Hell Or High Water Review: All Hail West Texas

It is a fine western, and a fine crime film, but it doesn’t really ascend to the level of wondrous drama.
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Fittingly, I watched an episode of Columbo recently wherein William Shatner plays a TV detective who murders his producer, a woman who was also blackmailing him. He reflects upon his crime, and also upon an episode of his show that was seemingly in part an inspiration for his crime. Shatner’s character talks about how he felt the killer was sympathetic in the way things unfolded. The reason I take this aside before discussing the movie Hell or High Water is because that idea certainly feels thematically relevant.

Hell or High Water is both a western and a heist movie, although perhaps calling it a heist movie is inapt. When you think of a “heist movie,” you probably think of something like the Ocean’s series of movies. This film is not that. It’s smaller and grimier. It’s about desperate men making desperate decisions in the vast expanses of the American southwest, primarily Texas.

Chris Pine and Ben Foster play Toby and Tanner Howard. Their mother just died, and now they need money to pay off the reverse mortgage and other predatory loans that a local Texas bank foisted upon their mother, so that the family farm can be saved. Tanner is an ex-con, and so the brothers make the decision to rob banks, specifically the banking company who are threatening to foreclose on their home. They take small amounts of money, and they only take money from the bank, and they are only doing it to pay the bills. Nevertheless, it brings the attention of Marcus Hamilton (Jeff Bridges). Would you believe that Bridges plays a crotchety old Texas Ranger who is close to retiring?

Sure, eventually things turn pear shaped and get violent, but mostly it’s a quiet, contemplative movie about robbing banks. However, perhaps it’s too quiet, in a way. Hell or High Water got a ton of critical laudations, and I am not going entirely against that. It’s just that I don’t find this movie to be revelatory, or even great. It’s a good movie. Bridges and Foster are naturals in a movie about Texan shitkickers, and it’s fun to see Pine doing something other than starring in a blockbuster or in a franchise. Do we really know much about Pine as an actor? Or do we just know that he’s pretty good as Captain Kirk? He’s good as the smarter, calmer brother. The movie looks nice, and I wasn’t expecting, say, Heat, although I’m not a big fan of Heat either to be fair. It’s a film that dedicates a lot of time to the vast vistas of that region of the country, and that’s fine, but it may be a bit overindulgent at times. The movie has something to say about the recession and banks and the seemingly cyclical nature of poverty. It’s not just about guys taking money and cops and robbers shooting guns at each other. That’s interesting, and that’s substantive, but that doesn’t equal greatness.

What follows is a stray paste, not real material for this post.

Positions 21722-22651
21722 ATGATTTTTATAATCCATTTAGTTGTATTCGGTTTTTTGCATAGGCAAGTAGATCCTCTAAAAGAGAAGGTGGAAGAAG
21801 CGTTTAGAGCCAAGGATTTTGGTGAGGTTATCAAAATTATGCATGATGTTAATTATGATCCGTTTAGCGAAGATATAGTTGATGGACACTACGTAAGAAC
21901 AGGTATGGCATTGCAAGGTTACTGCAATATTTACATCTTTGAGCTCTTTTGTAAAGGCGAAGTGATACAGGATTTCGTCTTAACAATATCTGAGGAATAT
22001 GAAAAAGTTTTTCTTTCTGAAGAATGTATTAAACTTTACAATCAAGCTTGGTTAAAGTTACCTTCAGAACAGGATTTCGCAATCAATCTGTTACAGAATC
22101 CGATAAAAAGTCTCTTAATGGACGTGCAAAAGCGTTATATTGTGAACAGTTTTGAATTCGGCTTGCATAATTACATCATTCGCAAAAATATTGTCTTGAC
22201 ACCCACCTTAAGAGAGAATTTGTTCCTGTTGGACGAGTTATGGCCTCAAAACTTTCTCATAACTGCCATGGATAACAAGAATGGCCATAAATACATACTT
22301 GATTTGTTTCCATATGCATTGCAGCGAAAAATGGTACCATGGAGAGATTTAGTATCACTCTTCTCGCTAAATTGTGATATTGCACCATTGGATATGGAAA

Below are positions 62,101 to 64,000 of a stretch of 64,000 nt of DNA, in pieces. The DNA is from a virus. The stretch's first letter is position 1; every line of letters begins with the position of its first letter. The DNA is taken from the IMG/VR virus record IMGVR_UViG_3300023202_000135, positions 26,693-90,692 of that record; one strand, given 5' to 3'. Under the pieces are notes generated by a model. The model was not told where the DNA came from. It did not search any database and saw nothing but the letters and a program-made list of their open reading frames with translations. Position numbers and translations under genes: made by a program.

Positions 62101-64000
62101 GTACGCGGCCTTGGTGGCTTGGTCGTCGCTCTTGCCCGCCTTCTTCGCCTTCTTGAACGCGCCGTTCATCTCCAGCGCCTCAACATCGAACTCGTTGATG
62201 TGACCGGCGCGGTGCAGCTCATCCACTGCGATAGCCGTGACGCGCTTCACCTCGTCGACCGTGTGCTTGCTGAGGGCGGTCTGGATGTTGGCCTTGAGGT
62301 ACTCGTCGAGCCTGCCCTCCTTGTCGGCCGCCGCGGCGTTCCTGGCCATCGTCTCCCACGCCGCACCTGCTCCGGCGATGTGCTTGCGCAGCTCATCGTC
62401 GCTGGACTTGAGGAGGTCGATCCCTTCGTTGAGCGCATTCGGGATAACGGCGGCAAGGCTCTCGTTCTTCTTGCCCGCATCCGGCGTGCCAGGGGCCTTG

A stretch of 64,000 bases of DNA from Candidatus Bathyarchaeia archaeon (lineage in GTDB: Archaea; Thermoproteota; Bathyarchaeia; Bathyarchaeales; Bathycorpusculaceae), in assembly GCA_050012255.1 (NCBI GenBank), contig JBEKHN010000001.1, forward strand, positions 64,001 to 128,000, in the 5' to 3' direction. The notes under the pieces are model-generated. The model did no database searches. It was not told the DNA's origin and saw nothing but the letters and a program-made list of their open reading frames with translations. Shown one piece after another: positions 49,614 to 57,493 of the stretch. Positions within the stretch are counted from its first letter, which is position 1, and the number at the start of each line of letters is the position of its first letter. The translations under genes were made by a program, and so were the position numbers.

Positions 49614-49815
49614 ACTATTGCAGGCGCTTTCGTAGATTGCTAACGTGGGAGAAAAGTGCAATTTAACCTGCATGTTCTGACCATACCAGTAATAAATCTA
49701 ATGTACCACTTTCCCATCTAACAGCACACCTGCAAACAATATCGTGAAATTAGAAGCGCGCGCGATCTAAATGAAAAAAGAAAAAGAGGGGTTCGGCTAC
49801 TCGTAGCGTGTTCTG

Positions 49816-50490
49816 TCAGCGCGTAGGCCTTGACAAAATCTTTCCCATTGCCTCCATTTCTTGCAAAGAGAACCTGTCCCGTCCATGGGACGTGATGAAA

I will say, the credit of the Blu-ray/DVD combo, there are quite a few special features. There are features about the characters, the actors, shooting the landscape, and also a Q&A with the filmmaker.

Hell or High Water is a fine western, and a fine crime film, but it doesn’t really ascend to the level of wondrous drama.

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